When Did the Anthropocene Actually Begin?

Invasive species introduced by humans into new regions may also be markers, the scientists said. Accidental importation of alien species in the ballast water of ships arriving in San Francisco from Asia transformed the San Francisco Bay. “There was a point where 98 percent of the mass of all animal species in the Bay were actually invasive,” Waters said. Pollen from introduced plant species, such as trees used in commercial forestry, can also show changes.

Chemical and metallic contaminants also show up in sediments, Turner said: “The Green Revolution was based on artificial fertilizers and pesticides, and you see that in sediment cores too. The whole cocktail of industrial chemicals just exploded after the war.” Whether the chemicals persist in the environment long enough to be markers of the Anthropocene remains to be seen.

The 12 potential locations for the site that will define the new epoch all show some of the markings, but they are very different. “Since the Anthropocene hasn’t been officially accepted, we’re still trying to prove to people that this isn’t something localized, but something that you find and correlates across a whole range of different environments,” Waters said.

“They all illustrate very well this dramatic Anthropocene transformation. But the places that really stand out are the ones where you can actually see annual dissolution of layers,” Turner said, including some of the sea, coral, and polar ice sites. “It’s quite amazing that these pages detail planetary changes at annual resolutions.”

All have advantages and disadvantages. The 32-meter-long Palmer Ice Core from the Antarctic Peninsula is the longest record of the Anthropocene, but due to its remote location, traces of some of the markers are often faint. The Baltic Sea sediments turn from pale to black at the beginning of the Anthropocene. This is caused by pollution-related algal blooms that suck all the oxygen out of the water. But the sediments don’t have annual layers. The archeological site in central Vienna has a 200-year record, dated by artifacts, but with gaps in the record due to redevelopment.

The choice of location, and therefore the official time and place for the beginning of the Anthropocene, is in the hands of the 23 voting members of the AWG, but must then be approved by the Sub-Commission on Quaternary Stratigraphy, and then by the International Commission on Stratigraphy, and finally by the International Union of Geological Sciences to be ratified. There’s also a deadline: the International Geological Congress in South Korea in 2024, when the AWG’s mandate expires. “It was pretty much said that we have until then to get this done,” Waters said.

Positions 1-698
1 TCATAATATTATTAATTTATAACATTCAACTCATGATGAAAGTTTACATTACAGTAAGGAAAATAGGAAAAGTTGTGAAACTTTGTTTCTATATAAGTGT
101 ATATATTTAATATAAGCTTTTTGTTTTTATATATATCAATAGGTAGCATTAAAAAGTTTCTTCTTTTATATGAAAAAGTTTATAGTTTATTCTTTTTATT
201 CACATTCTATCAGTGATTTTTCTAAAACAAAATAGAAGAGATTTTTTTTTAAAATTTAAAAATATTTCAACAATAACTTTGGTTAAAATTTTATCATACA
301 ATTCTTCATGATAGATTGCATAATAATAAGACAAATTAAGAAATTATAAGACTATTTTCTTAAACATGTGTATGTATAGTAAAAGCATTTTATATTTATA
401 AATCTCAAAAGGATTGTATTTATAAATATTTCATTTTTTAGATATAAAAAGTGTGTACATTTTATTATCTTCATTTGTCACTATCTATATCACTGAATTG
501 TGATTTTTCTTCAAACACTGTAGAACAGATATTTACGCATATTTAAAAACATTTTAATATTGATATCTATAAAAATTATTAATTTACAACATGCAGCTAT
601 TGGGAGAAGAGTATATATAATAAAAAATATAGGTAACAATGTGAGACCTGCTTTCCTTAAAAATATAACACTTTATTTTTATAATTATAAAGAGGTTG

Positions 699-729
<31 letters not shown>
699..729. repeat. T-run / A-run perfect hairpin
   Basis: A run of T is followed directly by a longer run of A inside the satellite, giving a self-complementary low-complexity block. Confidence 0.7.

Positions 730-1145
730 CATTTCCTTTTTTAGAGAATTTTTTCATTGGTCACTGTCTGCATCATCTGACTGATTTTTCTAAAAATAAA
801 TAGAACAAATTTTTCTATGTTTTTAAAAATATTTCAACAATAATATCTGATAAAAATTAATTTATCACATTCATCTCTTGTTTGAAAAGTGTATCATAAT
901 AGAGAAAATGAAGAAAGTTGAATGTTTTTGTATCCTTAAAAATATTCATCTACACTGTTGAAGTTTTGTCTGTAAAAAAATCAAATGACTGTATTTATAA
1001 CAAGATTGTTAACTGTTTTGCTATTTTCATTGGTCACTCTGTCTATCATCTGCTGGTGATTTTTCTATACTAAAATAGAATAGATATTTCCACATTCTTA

Naomi Oreskes, a Harvard University professor and non-voting AWG member, said: “As geologists, we were trained to think of people as insignificant. That was once true, but it isn’t anymore. The evidence compiled by the AWG shows beyond a doubt that the human footprint is now detectable in rocks and sediments. The Anthropocene is primarily a scientific concept, but it also sheds light on the cultural, political, and economic implications of our actions.”

Mark Maslin from UCL, co-author The human planet with Simon Lewis, said, “I think the Anthropocene is a critical philosophical notion because it allows you to think about what impact we have and what impact we want to have in the future.”

Maslin and Lewis previously proposed 1610 as the beginning of the Anthropocene, representing the enormous and deadly impact of European colonists on the Americas and consequently the world. But Maslin said that agreeing on a definition is more important than exactly where to place it.

“Up until now we’ve been talking about things like climate change, the biodiversity crisis, the pollution crisis as separate things,” he said. “The key concept of the Anthropocene is to wrap it all up and say that humans have a tremendous impact on Earth, we are the new geological superpower. This holistic approach then allows you to say, ‘What are we doing about it?’”

https://www.wired.com/story/when-did-the-anthropocene-actually-begin/ When Did the Anthropocene Actually Begin?

Zack Zwiezen

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